Sunday, I attended a fireside given by Dr. Wilford Griggs, a professor at BYU and an Egyptologist. It was tremendously interesting and took me back to sixth grade when I wanted to be an Egyptologist and I spent some time trying to learn Egyptian hyroglyphics after visiting the Ramses exhibit at the Mint Museum in Charlotte, North Carolina. Dr. Griggs talked a little bit about the Egyptian Book of the Dead, and there was one part that particularly struck me – Before entering heaven, the deceased person’s heart is weighed on a scale, balanced against a feather. To pass the test and enter into heaven, you heart must be lighter than the feather. Presumably, what weighed your heart down was sin, but I think there are plenty of other things that weigh my heart down that would make it difficult for pass this test. I have stated before that I feel this enormous sense of guilt for all of the world’s wrongs, and at the same time, I feel this intense obligation to know exactly what is wrong with the world. I have to find the injustice and learn about it for fear that if I don’t, then I am somehow complicit in it. So is the weight of awarness of the world’s sorrows something that could keep me frmo the presence of God, as the Egyptians believed?
It reminds me of one of my favorite passages in modern literature, written by Milan Kundera in The Unbearable Lightness of Being:
“The heaviest of burdens crushes us, we sink beneath it, it pins us to the ground. But in the love poetry of every age, the woman longs to be weighed down by the man’s body. The heaviest of burdens is therefore simultaneously an image of life’s most intense fulfillment. The heavier the burden, the closer our lives come to the earth, the more real and truthful they become.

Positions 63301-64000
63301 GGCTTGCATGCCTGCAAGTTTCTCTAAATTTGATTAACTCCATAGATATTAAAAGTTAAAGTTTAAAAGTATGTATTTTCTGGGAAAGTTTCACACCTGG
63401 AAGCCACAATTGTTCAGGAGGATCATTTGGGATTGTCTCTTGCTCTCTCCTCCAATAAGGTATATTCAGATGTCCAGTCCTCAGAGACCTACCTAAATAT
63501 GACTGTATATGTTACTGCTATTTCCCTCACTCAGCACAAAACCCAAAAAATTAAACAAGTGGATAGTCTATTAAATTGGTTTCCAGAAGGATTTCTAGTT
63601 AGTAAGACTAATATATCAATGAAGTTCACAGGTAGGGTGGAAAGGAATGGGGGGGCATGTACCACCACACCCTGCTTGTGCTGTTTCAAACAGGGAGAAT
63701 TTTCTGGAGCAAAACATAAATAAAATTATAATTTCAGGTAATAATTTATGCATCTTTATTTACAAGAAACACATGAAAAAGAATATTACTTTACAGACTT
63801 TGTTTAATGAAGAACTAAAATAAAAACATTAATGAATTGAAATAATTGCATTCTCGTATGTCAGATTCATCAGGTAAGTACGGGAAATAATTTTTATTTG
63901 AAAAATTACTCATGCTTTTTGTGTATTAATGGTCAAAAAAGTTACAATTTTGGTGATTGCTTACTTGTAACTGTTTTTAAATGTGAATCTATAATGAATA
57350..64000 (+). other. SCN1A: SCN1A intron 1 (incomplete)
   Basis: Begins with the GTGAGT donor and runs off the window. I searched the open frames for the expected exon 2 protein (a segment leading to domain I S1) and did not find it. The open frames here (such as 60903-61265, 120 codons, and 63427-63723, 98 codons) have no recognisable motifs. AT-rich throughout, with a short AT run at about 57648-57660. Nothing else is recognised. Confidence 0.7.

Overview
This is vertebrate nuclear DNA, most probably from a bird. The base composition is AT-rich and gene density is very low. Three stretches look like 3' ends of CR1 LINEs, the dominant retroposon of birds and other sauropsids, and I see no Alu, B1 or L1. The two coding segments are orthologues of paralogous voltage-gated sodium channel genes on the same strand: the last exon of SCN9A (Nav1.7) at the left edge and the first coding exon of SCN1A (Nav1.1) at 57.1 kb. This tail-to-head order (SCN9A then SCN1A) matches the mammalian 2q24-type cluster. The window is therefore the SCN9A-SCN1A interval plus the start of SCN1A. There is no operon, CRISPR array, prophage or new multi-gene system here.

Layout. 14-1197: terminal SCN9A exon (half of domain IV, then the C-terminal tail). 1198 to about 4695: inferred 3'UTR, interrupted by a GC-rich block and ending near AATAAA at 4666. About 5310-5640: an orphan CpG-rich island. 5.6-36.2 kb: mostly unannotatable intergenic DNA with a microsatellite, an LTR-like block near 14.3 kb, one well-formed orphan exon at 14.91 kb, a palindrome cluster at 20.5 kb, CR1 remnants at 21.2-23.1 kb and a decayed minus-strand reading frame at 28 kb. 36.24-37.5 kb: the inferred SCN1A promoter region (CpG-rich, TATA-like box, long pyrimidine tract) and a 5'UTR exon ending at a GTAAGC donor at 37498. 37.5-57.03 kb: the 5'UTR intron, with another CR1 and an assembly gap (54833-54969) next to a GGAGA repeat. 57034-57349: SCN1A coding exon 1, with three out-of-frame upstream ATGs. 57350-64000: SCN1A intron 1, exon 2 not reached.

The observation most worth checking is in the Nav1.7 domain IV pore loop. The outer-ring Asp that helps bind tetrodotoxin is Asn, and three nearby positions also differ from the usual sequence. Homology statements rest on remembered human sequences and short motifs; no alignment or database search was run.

“Conversely, the absolute absence of a burden causes man to be lighter than air, to soar into the heights, take leave of the earth and his earthly being, and become only half real, his movements as free as they are insignificant.
“What then shall we choose? Weight or lightness?”
These are answers that I don’t have. I must admit, though, as someone who loves being aware of things, the allusion of needing a light heart to make it in the next life is extremely desirable. But of course, in my view of the next life, all of the sorrows of this world are made whole. Therefore, there isn’t a need to be weighted down by anything. Whether we choose to allow the weight of this life to follow us into the next, I suppose, that is what the difference is.